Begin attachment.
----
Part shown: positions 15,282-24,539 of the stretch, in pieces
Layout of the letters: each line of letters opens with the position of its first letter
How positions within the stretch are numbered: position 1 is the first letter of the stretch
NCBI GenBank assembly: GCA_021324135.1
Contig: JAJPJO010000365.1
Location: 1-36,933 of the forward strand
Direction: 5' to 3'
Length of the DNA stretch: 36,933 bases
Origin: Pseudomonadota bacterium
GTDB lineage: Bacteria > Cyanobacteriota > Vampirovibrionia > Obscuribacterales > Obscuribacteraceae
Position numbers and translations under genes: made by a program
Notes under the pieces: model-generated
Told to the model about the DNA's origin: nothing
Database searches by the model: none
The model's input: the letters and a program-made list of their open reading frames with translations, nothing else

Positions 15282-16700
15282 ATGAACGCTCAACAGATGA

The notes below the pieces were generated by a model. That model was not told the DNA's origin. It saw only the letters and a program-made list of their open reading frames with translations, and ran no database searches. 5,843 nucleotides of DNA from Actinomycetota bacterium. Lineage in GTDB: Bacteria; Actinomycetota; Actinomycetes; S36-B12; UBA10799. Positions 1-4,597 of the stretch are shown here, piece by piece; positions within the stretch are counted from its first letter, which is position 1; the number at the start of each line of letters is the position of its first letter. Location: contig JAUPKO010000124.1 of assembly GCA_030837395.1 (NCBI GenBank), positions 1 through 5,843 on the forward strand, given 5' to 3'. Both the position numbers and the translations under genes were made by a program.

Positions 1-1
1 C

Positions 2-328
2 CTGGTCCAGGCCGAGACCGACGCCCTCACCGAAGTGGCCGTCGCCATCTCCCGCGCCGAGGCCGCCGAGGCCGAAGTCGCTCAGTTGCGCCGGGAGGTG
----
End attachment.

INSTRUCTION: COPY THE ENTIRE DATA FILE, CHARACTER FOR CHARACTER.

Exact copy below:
Part shown: positions 15,282-24,539 of the stretch, in pieces
Layout of the letters: each line of letters opens with the position of its first letter
How positions within the stretch are numbered: position 1 is the first letter of the stretch
NCBI GenBank assembly: GCA_021324135.1
Contig: JAJPJO010000365.1
Location: 1-36,933 of the forward strand
Direction: 5' to 3'
Length of the DNA stretch: 36,933 bases
Origin: Pseudomonadota bacterium
GTDB lineage: Bacteria > Cyanobacteriota > Vampirovibrionia > Obscuribacterales > Obscuribacteraceae
Position numbers and translations under genes: made by a program
Notes under the pieces: model-generated
Told to the model about the DNA's origin: nothing
Database searches by the model: none
The model's input: the letters and a program-made list of their open reading frames with translations, nothing else

Positions 15282-16700
15282 ATGAACGCTCAACAGATGA

The notes below the pieces were generated by a model. That model was not told the DNA's origin. It saw only the letters and a program-made list of their open reading frames with translations, and ran no database searches. 5,843 nucleotides of DNA from Actinomycetota bacterium. Lineage in GTDB: Bacteria; Actinomycetota; Actinomycetes; S36-B12; UBA10799. Positions 1-4,597 of the stretch are shown here, piece by piece; positions within the stretch are counted from its first letter, which is position 1; the number at the start of each line of letters is the position of its first letter. Location: contig JAUPKO010000124.1 of assembly GCA_030837395.1 (NCBI GenBank), positions 1 through 5,843 on the forward strand, given 5' to 3'. Both the position numbers and the translations under genes were made by a program.

Positions 1-1
1 C

Positions 2-328
2 CTGGTCCAGGCCGAGACCGACGCCCTCACCGAAGTGGCCGTCGCCATCTCCCGCGCCGAGGCCGCCGAGGCCGAAGTCGCTCAGTTGCGCCGGGAGGTG